Previous post:

Next post:

Defending BREEAM (again)

by Mel Starrs on February 1, 2012

in BREEAM

In ‘news’ that isn’t new (see my blogpost back in May), Micheal Gove is threatening to remove BREEAM for Schools as a mandatory funding requirement from the son of BSF. Why the industry has waited until 2 weeks before the announcement before making a kerfuffle over this, I don’t know.

Anyway, UKGBC have written a letter to Gove (a pdf of it can be found on Constructing Excellence website). This has kicked off a number of further letters and then discussions on blogs and twitter where actual debate seems to have left town, and we’re reduced to picking sides. Grow up everyone. Stop throwing the baby out with the bathwater and take a good hard look at what we’re left with if Gove succeeds.

Yes, BREEAM is bureaucratic, process oriented and expensive. In my opinion it should never be used as a planning requirement, but I did see some value in using it as a funding requirement when PFI was involved (PFI not particularly well known delivering anything over and above what is demanded of it). Back in 2005 when BSF began, the regulatory landscape was a little bereft of sustainability pegs to hang things on.

The blog which wound me up the most was Amanda’s piece in the BD (£). Indeed, it must have wound up the (slightly zealous) firewall at work too, as for a while I couldn’t see it. Of course it’s Amanda’s job to sell BD and she knows what makes good copy. But I’m sorry, my job is to deliver BREEAM projects and whilst I agree with her on some points, she misses the mark entirely on others.

The main gripe Amanda (and quite a few people on twitter) have is the monopoly of the BRE:

But if Gove does get rid of Breeam (sic) – and there’s no knowing whether he will – the most noticeable impact will be on the BRE’s profits. The research agency, which has a monopoly on training Breeam consultants, turned over £27 million in 2010. It charges a licence to use its software, and is responsible for the very high fees charged by consultants who operate the system.

This is the point that gets brought up again and again. I can’t (and I won’t) defend it. As one of the ‘high fee’ (ha!) consultants, I resent having to shell out for training on BREEAM (especially when I managed to get my LEED-AP without having to pay a single cent for a training course). But I can’t operate without the training, the licence, the assessment fees…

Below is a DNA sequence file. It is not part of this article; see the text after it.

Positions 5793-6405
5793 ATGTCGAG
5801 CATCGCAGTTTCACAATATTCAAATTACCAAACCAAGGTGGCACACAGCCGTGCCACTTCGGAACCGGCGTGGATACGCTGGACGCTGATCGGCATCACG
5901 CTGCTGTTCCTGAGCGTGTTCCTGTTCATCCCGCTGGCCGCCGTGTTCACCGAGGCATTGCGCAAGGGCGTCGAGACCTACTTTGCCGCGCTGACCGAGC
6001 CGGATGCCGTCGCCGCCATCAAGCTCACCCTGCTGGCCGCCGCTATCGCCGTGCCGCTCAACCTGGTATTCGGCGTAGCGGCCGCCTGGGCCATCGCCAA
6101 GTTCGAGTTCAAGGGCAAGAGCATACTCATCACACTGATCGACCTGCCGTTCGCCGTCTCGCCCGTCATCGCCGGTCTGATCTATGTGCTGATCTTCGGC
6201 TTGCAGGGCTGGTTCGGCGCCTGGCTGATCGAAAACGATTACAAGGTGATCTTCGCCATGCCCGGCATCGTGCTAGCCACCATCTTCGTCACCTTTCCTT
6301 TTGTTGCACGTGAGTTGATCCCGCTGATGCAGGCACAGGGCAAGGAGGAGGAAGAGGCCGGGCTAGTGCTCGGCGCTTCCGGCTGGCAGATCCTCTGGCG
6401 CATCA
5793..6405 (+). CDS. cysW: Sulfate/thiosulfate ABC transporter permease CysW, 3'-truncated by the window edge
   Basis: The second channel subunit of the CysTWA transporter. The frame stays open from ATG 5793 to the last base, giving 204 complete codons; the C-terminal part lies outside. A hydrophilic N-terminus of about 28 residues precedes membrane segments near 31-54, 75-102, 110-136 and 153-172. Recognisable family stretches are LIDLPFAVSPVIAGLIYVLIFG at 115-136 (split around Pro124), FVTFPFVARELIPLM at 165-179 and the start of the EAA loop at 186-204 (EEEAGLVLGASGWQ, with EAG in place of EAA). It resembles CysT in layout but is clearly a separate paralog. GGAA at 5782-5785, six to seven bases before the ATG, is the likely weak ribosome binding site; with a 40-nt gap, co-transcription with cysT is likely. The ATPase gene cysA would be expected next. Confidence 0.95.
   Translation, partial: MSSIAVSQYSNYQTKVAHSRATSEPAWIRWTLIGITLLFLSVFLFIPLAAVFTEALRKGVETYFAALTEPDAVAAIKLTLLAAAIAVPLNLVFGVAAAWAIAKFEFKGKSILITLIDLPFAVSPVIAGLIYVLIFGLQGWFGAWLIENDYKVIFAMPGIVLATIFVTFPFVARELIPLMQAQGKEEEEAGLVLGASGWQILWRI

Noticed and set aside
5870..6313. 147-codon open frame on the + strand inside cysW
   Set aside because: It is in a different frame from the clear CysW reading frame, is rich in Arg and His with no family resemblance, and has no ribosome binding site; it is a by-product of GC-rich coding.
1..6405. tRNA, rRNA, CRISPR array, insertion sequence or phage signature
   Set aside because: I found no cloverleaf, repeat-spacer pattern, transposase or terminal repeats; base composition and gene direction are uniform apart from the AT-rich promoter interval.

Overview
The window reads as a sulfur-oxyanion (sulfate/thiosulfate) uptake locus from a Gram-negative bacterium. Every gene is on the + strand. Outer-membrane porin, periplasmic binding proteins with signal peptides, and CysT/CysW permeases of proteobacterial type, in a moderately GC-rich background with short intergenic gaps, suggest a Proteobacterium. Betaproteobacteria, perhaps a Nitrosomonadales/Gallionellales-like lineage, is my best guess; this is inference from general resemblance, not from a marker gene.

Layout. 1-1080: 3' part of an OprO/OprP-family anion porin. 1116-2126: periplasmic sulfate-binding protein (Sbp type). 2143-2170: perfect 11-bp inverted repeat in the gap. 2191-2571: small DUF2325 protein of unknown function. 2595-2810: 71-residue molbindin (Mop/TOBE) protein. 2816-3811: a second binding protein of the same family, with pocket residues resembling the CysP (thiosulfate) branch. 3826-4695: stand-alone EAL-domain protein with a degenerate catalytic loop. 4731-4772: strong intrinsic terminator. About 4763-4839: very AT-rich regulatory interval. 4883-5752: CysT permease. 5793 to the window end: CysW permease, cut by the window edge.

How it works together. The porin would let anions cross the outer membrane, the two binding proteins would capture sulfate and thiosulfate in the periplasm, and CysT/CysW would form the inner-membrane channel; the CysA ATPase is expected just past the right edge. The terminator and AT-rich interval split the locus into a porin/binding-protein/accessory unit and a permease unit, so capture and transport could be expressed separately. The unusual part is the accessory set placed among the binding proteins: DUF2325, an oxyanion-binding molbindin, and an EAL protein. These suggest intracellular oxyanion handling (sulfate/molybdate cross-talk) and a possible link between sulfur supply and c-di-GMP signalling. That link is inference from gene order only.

Is there an appetite for a non-profit making scheme, industry developed and lead? Oh wait – that would be LEED. Which we could use in the UK (and have done). So why no exodus to LEED? Ever compared LEED fees to BREEAM fees – think that’s part of the answer…

So where do I disagree with Amanda? She makes the cardinal sin of confusing BREEAM (broad sustainability) with energy and carbon savings. People, would you please STOP DOING THIS. BREEAM has one energy section out of a total of nine.

It is also worth remembering that Gove isn’t gifted with ‘getting rid’ of BREEAM. BREEAM will still exist for as long as BRE are able to eke out demand. Their courting of planning authorities has guaranteed continuing work for some time (although the effect of the NPPF is yet to be determined. I’m not a fan of BREEAM as a planning requirement as I have said before – but I think that’s a whole other blogpost).

Where I think BREEAM has been most successful is in influencing contractor practices on-site. I doubt WRAP alone would have managed to change contractor behaviour in the way that BREEAM has.

I know BREEAM isn’t perfect. I’ve written about it on here often enough. It may well be that BREEAM has done its time and the world has moved on. But I don’t believe we’re at a point yet where a ‘lowest price’ (D&B, PFI etc etc) contract will deliver a ‘sustainable’ building through regulations alone. I want to be able to say ‘my work here is done’ before I walk away from BREEAM. Throw away BREEAM now and we’ll likely be left with cheap, adequate buildings…

That’s not to say James’ recommendations weren’t valid. What schools need is a simple framework, with watertight clear intentions, perhaps self certifed in the same way NEAT worked. Perhaps Gove has already commissioned this work and will pull it out of the hat when he lays the deathblow to BREEAM but I’m not holding my breath.